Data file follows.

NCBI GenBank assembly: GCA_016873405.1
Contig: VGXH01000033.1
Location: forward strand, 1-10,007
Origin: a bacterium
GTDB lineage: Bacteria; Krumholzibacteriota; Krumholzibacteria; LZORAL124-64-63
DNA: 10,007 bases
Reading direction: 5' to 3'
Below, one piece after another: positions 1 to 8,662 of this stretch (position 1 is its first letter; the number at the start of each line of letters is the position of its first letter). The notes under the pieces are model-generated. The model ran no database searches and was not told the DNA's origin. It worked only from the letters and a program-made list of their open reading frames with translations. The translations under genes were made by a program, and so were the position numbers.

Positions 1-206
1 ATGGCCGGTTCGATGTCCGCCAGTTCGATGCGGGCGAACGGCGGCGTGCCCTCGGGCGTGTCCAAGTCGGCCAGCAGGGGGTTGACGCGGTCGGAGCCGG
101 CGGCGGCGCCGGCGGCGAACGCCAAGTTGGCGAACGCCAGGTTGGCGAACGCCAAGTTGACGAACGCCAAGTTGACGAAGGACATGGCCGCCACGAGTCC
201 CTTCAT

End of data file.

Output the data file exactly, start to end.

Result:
NCBI GenBank assembly: GCA_016873405.1
Contig: VGXH01000033.1
Location: forward strand, 1-10,007
Origin: a bacterium
GTDB lineage: Bacteria; Krumholzibacteriota; Krumholzibacteria; LZORAL124-64-63
DNA: 10,007 bases
Reading direction: 5' to 3'
Below, one piece after another: positions 1 to 8,662 of this stretch (position 1 is its first letter; the number at the start of each line of letters is the position of its first letter). The notes under the pieces are model-generated. The model ran no database searches and was not told the DNA's origin. It worked only from the letters and a program-made list of their open reading frames with translations. The translations under genes were made by a program, and so were the position numbers.

Positions 1-206
1 ATGGCCGGTTCGATGTCCGCCAGTTCGATGCGGGCGAACGGCGGCGTGCCCTCGGGCGTGTCCAAGTCGGCCAGCAGGGGGTTGACGCGGTCGGAGCCGG
101 CGGCGGCGCCGGCGGCGAACGCCAAGTTGGCGAACGCCAGGTTGGCGAACGCCAAGTTGACGAACGCCAAGTTGACGAAGGACATGGCCGCCACGAGTCC
201 CTTCAT